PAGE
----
Jill Kirkland : U3A Guest Speaker
Jill Kirkland (Wells) is a well known South African artist / actress from the late 1960′s; she was known for her musical talents such as folk music and composing, as well as teaching and being a mother of four.
Her love of music started when she was a teenager. She used to practice playing the organ in the school chapel twice a week. “I went from a noisy classroom of loud boisterous girls to a very dark, quiet, cool and spacious chapel. The sound that filled the space around me would growl and create a huge crescendo of noise… which was totally satisfying.”
That was a huge turning point in her life because that is when she decided she was going to make a career in music.
In 1940, during the war, they had moved from Bloemfontein to Pretoria. “My first memory was of 51 Milner Road, Waterkloof. My parents were renting this large home, in the living room was this large battered old piano. I gravitated towards it, and I found I could make all these very pleasant and unpleasant noises.”
Their next door neighbour at that time was a retired music teacher, she suggested to Jill’s mother that she should have music lessons, and so it all began. She had learned to play her first Bach Minuet.
In 1947 Jill’s baby brother Tim was born. In that time she used to come home from boarding school and play her exam pieces for the family; it taught her how important audiences were and that you cannot perform when no-one is listening. In turn that gave Jill a lot of confidence.
The highlight for Jill in that year was the Royal Visit. Her father got the girls a spot to stand just outside the townhall which was just a metre away from where the Royal Family passes.
“I saw the King, who I thought, always looked worried, the Queen and princesses, who had the most beautiful smiles.”
In Jill’s final year of school her mom passed away due to an aneurysm which had occured after an operation. She was only 38 years old. Jill refers to the last summer she spent with her mom as “the summer which did not show its age”.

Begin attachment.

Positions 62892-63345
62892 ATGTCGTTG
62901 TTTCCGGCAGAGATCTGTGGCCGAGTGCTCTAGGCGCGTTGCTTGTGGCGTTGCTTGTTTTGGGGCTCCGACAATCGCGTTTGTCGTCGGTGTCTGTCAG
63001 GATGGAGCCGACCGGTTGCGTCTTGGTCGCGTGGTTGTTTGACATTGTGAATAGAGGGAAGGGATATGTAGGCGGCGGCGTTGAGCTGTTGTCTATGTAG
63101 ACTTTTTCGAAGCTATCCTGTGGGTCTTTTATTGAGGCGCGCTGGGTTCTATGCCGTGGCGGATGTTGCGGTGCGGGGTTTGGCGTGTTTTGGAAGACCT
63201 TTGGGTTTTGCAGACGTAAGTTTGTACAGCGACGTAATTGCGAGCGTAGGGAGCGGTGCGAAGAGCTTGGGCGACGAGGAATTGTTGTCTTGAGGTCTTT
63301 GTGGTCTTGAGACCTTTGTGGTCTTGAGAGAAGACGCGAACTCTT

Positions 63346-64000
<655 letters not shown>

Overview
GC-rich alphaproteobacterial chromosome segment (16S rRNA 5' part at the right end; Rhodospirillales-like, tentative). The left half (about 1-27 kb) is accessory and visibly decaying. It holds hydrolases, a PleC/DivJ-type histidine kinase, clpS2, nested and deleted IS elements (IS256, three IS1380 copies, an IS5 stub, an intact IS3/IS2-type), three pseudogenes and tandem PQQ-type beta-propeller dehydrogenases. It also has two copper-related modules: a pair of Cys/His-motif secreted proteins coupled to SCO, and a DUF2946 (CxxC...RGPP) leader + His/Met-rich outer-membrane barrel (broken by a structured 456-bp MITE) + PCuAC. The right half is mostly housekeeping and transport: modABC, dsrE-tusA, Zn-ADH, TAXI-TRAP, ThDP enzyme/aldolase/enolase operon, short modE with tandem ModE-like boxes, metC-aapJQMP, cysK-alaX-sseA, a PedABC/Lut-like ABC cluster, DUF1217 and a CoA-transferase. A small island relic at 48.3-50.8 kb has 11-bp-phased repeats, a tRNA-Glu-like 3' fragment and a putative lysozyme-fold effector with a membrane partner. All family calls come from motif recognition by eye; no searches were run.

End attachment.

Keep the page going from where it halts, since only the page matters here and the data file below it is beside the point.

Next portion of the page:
In her first year of university she met and married her first husband whom she had four children with. A friend of hers owned a restaurant in Hillbrow and was looking for folk singers; he approached Jill and she accepted. On her first night she only knew one song to sing to the audience and that was “Hush little baby”.
After that she added a new song to her list every week. She then discovered her signature song, which was a song about a dog called “Old Blue”. Jill then also started a childrens group called “The Little Weavers”; this came about because she wanted to spend more time with her children – especially her daughter.
In 1970 Jill made her first movie “Katrina”, followed by other movies such as Jannie Tot-Siens and Freddie in Love.
“I have had hiccups and disappointments in life but music has always been there for me.”
Jill and her second husband Mike Wells now have 18 grandchildren between them and couldn’t be happier.
She graced the Members and visitors of the U3A to classic piano pieces such as:
- Bach Minuet – in memory of her mother (it was really beautiful to listen to and almost made you feel like you had been taken back to that summer that Jill had spoken about)
- Blue birds over the white cliffs of Dover
- Piano Concerto no. 1
- Over the Rainbow – Judy Garland
- Theme song to “Katrina”
- Theme song to “Schindlers List”
Jill also played back several of her own songs from when she was singing folk music.
- When I was a child
- Donna Donna – Jill and “The Little Weavers”
- Signiture Song – Old Blue
- Fill the World with love – Goodbye Mr. Chips
This article was written by Christy Strever.